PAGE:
Pli. At this Pliable began to be offended, and angrily said to his fellow: Is this the happiness you have told me all this while of? If we have such ill speed at our first setting out, what may we expect betwixt this and Our journey's end? May I get out again with my life, you shall possess the brave country alone for me. And with that he gave a desperate struggle or two, and got out of the mire on that side of the slough which was next his own house: so away he went, and Christian saw him no more.

Wherefore Christian was left to tumble in the slough of Despond alone; but still he endeavoured to struggle to that side of the slough that was farthest from his own house, and next the Wicket-gate; the which he did; but could not get out because of the burden that was upon his hack: but I beheld in my dream, that a man came to him, whose name was Help, and asked him, What he did there?

Chr. Sir, said Christian, I was hid to go this way, by a man called Evangelist; who directed me also to yonder gate, that 1 might escape the wratli tocome. And as I was going thither, I fell in here.

Help. But why did you not look for the steps?

Chr. Fear folfowed me so hard, that I fled the next way, and fell in.

Help. Then said he, Give me thy hand: so he gave him his hand, amd he drew him out, and set -him upon sound ground, and bid hhn go on his way.

Then 1 stepped tc him that plucked him out, and said, Sir, wherefore, since over this place is the uay from the city of Destruction to yonder gate, is it, tl»at this plat is not mended, that poor travellers might go thither with more security? And he said unto me, This miry slough is such a place as cannot be mended: it is the descent whither the scum and tilth that attends conviction for sin doth continually run, and therefore is it called, The .Slough of Despond; for still as the sinner is awakened about his lost condition, there arise in his soul many fears and doubts, and discouraging apprehensions, which all of them get together, and settle in this place: and this is the reason of the hadness of this ground.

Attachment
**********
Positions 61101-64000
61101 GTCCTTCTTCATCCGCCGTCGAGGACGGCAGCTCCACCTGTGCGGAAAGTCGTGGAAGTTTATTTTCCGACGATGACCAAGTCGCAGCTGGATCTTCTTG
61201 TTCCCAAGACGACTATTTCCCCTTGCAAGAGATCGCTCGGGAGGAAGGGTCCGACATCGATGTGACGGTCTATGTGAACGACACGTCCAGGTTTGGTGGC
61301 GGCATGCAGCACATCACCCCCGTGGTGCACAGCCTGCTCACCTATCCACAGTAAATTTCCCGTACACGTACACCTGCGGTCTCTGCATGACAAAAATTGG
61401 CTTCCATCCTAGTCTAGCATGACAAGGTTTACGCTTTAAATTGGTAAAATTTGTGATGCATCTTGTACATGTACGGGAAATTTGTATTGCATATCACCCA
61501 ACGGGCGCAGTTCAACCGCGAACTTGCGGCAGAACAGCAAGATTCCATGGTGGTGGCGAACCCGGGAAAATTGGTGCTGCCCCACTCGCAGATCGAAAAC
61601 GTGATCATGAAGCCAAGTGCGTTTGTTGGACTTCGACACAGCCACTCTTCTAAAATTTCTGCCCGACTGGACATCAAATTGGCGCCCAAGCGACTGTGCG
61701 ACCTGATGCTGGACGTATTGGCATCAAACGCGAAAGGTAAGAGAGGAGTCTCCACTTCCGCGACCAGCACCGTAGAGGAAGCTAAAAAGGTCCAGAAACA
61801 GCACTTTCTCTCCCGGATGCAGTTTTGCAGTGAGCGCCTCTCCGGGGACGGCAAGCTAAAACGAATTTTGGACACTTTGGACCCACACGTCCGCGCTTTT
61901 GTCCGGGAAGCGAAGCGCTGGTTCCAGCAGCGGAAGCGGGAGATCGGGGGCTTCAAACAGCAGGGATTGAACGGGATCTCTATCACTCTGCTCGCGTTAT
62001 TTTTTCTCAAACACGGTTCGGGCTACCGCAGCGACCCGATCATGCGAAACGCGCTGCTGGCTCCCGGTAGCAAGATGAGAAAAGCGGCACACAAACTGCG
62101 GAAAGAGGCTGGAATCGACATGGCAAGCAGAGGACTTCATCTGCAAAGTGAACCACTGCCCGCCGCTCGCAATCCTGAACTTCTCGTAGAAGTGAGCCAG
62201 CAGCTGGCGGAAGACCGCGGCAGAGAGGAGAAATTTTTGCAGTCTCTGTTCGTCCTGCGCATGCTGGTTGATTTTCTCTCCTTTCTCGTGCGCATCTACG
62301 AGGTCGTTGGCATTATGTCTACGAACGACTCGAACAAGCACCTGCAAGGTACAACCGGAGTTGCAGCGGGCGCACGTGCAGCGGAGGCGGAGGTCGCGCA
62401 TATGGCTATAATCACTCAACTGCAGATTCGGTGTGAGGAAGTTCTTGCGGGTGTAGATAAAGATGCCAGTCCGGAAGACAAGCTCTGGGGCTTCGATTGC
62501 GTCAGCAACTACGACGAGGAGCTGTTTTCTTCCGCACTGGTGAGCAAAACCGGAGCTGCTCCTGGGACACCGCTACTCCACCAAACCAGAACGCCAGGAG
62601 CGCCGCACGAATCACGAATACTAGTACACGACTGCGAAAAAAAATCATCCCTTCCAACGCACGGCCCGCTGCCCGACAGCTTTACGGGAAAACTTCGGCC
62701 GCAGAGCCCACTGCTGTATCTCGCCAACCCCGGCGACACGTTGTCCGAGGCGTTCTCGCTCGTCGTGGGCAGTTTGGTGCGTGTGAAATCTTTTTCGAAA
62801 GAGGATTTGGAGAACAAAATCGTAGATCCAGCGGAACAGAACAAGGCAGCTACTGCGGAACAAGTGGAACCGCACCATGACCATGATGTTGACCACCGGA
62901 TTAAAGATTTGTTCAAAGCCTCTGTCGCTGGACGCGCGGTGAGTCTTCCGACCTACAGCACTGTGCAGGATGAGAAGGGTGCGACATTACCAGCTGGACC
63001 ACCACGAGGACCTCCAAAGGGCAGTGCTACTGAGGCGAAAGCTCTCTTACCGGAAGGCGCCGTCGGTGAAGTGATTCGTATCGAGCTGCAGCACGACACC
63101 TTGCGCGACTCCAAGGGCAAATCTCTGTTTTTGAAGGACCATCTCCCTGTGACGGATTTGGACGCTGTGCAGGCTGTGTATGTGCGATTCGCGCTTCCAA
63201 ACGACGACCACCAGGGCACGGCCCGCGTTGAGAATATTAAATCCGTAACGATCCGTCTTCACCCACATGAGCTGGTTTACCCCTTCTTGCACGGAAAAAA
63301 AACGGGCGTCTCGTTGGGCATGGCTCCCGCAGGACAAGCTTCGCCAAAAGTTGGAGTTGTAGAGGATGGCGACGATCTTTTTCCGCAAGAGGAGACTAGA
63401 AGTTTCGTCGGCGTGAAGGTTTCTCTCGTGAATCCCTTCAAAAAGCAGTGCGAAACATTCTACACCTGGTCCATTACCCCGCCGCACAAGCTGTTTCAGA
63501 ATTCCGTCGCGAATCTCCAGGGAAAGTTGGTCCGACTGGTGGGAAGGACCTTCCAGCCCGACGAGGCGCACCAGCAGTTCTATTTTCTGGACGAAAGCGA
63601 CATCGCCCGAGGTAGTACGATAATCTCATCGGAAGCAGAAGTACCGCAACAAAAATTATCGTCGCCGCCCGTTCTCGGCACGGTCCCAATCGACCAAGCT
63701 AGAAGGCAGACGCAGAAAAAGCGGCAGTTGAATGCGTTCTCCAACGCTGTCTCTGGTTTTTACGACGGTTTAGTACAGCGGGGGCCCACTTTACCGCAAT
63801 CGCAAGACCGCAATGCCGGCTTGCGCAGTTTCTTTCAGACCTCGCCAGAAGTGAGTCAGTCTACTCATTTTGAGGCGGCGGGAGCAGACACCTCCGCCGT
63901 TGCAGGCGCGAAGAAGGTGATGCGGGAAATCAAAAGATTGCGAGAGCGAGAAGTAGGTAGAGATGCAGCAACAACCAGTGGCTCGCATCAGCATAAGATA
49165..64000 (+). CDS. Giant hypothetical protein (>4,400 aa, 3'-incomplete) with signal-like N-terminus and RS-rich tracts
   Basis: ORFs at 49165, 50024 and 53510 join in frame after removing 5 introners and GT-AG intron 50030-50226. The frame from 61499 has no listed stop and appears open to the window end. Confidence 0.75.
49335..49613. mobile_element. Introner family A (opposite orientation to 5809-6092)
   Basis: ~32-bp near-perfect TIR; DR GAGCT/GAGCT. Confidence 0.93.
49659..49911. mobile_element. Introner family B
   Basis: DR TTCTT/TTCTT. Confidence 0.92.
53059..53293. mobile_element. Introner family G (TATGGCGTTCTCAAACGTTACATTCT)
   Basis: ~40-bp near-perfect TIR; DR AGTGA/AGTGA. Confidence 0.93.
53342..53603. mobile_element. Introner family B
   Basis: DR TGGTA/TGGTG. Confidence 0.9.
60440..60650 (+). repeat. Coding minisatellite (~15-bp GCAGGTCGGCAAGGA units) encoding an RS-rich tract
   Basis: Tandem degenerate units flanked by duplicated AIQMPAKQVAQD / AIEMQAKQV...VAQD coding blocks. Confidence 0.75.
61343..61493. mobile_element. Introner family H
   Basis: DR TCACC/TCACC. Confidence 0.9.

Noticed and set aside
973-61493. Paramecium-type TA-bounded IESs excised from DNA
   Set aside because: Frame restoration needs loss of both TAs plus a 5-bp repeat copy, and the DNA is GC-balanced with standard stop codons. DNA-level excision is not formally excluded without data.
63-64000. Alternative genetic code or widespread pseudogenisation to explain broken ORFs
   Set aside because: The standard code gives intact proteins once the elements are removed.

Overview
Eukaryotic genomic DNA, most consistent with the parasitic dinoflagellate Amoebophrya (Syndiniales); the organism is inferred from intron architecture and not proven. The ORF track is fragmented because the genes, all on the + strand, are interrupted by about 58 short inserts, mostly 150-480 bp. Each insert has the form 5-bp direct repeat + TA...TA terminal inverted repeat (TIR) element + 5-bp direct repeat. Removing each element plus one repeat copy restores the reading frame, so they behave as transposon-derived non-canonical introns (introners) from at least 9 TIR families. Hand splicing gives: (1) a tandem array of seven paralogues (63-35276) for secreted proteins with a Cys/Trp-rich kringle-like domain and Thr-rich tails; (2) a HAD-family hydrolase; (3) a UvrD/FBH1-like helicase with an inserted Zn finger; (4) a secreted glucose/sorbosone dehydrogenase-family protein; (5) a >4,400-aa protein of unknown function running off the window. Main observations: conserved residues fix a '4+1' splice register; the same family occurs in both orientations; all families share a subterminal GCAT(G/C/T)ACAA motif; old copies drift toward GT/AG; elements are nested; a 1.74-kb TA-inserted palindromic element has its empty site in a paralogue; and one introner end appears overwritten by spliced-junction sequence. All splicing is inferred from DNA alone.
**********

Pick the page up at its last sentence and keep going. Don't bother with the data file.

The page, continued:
It is not the pleasure of the King that this place should remain so had (s); his labourers also have, by the directions of his Majesty's surveyors, beea for above this sixteen hundred years employed about this patch of ground, if perhaps it might nave been mended : yea, and to my knowledge, said he, here have been swallowed up at least twenty thousand cart loads; yea, millions of wholesome instructions, that have at all seasons been brought from all places of the King's dominions, (and they that can tell, say, they are the best materials to make good ground, of the place,) if so be it might have been mended; but it is the Slough of Despond still; and so will be, when they have done what they can.

True, there are, by the direction of the Lawgiver, certain good and substantial steps placed even thro'' the very -midst of this slough; but at such time as this place doth much spew out its filth, as it doth against the change of weather,, these steps-are hardly seen: or if they be, men, through the dizzinessof their heads, step besides; and then they are bemired to purpose, notwithstanding the steps be there; but the ground is good when they are oncegot in at the gate {().

Now I saw in my dream, that by this time Pliable was got honje to his house. So his neighbours came to visit him; and some of them called him wise man for coming hack; and some called him fool for', hazarding himself with Christian; others again, didi